Friday, April 5, 2013

Review: The Stealer of Children

I had the chance to read a review copy of The Stealer of Children, written by Peter Spahn of Small Niche Games.  I've enjoyed Pete's work in the past, and with a name like "Stealer of Children", I had to think this one had the potential for some horror, so immediately prioritized it to the top of the reading list.  Here's a brief review, seeing as it was just released, and it's available at the usual suspects:  The Stealer of Children at RPGnow.

In order to do the review justice, there will be spoilers.  Go ahead and skip if you expect your referee to be buying this one sometime soon.

I enjoy reviewing several pieces from the same author over time, and getting the chance to see the author's style and voice revealed over successive works.  Pete Spahn's formula has involved presenting a detailed area, lots of NPC's with varied motivations and interactions, and a set of events running in the background; if the player characters don't do anything, things are going to unfold with or without them.    There was a similar structure in both Inn of Last Heroes and Blood Moon Rising, two adventures I reviewed sometime ago.  I like to run the sandbox with some parallel events going on in the background, as it helps put the campaign world into motion, so this is a structure I enjoy quite a bit.

The overall arc in The Stealer of Children is likely to unfold in this way; an ancient evil has awakened near a small village, and children begin to go missing - they've been taken.  It's quite likely the players explored the evil lair at the outset, and noted that it was empty.  If they return a second time, the enemy is there now, but is essentially invulnerable.  Only after completing a suitable side-quest (and the interesting twist that ensues) will the party be capable of winning through the final confrontation.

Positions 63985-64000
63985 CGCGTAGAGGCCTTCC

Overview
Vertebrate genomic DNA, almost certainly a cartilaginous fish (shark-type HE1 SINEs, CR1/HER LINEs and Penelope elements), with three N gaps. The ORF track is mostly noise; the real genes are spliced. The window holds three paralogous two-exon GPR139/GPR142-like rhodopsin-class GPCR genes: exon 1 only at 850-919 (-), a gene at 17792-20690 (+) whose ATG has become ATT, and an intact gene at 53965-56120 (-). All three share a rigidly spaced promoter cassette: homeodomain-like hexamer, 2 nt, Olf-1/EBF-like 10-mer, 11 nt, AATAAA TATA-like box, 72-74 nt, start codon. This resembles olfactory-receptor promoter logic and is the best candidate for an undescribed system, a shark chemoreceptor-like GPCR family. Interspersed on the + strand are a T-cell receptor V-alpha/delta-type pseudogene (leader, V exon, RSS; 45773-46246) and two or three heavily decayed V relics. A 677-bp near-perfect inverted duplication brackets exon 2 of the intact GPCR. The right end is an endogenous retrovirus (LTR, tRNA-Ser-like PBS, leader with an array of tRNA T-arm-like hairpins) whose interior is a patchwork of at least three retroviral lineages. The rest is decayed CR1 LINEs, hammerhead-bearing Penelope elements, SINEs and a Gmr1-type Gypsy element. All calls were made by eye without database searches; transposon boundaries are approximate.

Many OSR writers have eschewed fairy tales and folklore for weirder blends of sci fantasy and outré horror; (hey, I'm especially guilty).  This one unfolds like a folk tale and has many classic elements; the monster itself is an evil fairy like "the boogeyman", with the kinds of vulnerabilities you'd expect from a fairy tale monster, and the need for a heroes quest.  As such, I think this one would work especially well with younger gamers; because it involves the predations of a fairy monster against ordinary villagers (and their children), you could dial up the horror for an older group by escalating the pace at which children are snatched and eaten.

The adventure itself is short, and involves only a few combat encounters - it's ideal for 1st or 2nd level characters as an introductory adventure.  I'd expect this to be played over 1-2 nights.  There is a blend of investigation and interviews, interactions with NPCs, and even a potential wilderness trek, that keep the play experience varied and interesting.  The small village featured in the module, Leandras Row, has plot hooks  for additional adventuring and could function as a nice home base.

The book is 26 pages, with minimal art and a simple layout.  The pink cover makes me cringe, but I'll try not to hold that against the author.  I really enjoyed this one and definitely see it in our rotation for use with the kids in the near future; if you're interested in folklores and fairy tales for your game, an under-used theme, this is a nice one to try out, as it reflects that atmosphere quite well - I recommend it.